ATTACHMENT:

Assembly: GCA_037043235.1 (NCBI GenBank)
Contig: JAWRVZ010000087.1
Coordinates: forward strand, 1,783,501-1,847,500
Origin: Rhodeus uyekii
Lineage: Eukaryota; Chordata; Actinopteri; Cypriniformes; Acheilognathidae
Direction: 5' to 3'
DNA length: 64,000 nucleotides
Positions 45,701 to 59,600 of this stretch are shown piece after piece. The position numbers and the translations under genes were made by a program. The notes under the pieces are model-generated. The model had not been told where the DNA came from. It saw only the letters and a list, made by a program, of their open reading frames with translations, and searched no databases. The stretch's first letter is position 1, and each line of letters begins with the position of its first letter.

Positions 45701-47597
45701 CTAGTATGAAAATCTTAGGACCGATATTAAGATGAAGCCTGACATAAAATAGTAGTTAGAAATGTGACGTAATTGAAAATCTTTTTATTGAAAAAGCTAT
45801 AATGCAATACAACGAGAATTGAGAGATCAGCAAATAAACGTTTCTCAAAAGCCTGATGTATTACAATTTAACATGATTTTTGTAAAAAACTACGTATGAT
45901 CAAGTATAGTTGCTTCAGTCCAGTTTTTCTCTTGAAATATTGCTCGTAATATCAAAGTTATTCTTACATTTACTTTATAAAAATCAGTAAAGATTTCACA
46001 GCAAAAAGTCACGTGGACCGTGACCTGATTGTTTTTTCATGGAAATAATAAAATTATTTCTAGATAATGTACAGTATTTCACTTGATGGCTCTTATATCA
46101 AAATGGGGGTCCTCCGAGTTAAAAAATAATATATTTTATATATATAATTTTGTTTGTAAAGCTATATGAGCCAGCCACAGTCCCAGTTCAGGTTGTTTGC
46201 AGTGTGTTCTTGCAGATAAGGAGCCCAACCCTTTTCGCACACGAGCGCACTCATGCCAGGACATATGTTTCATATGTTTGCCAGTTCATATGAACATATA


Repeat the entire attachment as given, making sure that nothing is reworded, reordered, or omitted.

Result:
Assembly: GCA_037043235.1 (NCBI GenBank)
Contig: JAWRVZ010000087.1
Coordinates: forward strand, 1,783,501-1,847,500
Origin: Rhodeus uyekii
Lineage: Eukaryota; Chordata; Actinopteri; Cypriniformes; Acheilognathidae
Direction: 5' to 3'
DNA length: 64,000 nucleotides
Positions 45,701 to 59,600 of this stretch are shown piece after piece. The position numbers and the translations under genes were made by a program. The notes under the pieces are model-generated. The model had not been told where the DNA came from. It saw only the letters and a list, made by a program, of their open reading frames with translations, and searched no databases. The stretch's first letter is position 1, and each line of letters begins with the position of its first letter.

Positions 45701-47597
45701 CTAGTATGAAAATCTTAGGACCGATATTAAGATGAAGCCTGACATAAAATAGTAGTTAGAAATGTGACGTAATTGAAAATCTTTTTATTGAAAAAGCTAT
45801 AATGCAATACAACGAGAATTGAGAGATCAGCAAATAAACGTTTCTCAAAAGCCTGATGTATTACAATTTAACATGATTTTTGTAAAAAACTACGTATGAT
45901 CAAGTATAGTTGCTTCAGTCCAGTTTTTCTCTTGAAATATTGCTCGTAATATCAAAGTTATTCTTACATTTACTTTATAAAAATCAGTAAAGATTTCACA
46001 GCAAAAAGTCACGTGGACCGTGACCTGATTGTTTTTTCATGGAAATAATAAAATTATTTCTAGATAATGTACAGTATTTCACTTGATGGCTCTTATATCA
46101 AAATGGGGGTCCTCCGAGTTAAAAAATAATATATTTTATATATATAATTTTGTTTGTAAAGCTATATGAGCCAGCCACAGTCCCAGTTCAGGTTGTTTGC
46201 AGTGTGTTCTTGCAGATAAGGAGCCCAACCCTTTTCGCACACGAGCGCACTCATGCCAGGACATATGTTTCATATGTTTGCCAGTTCATATGAACATATA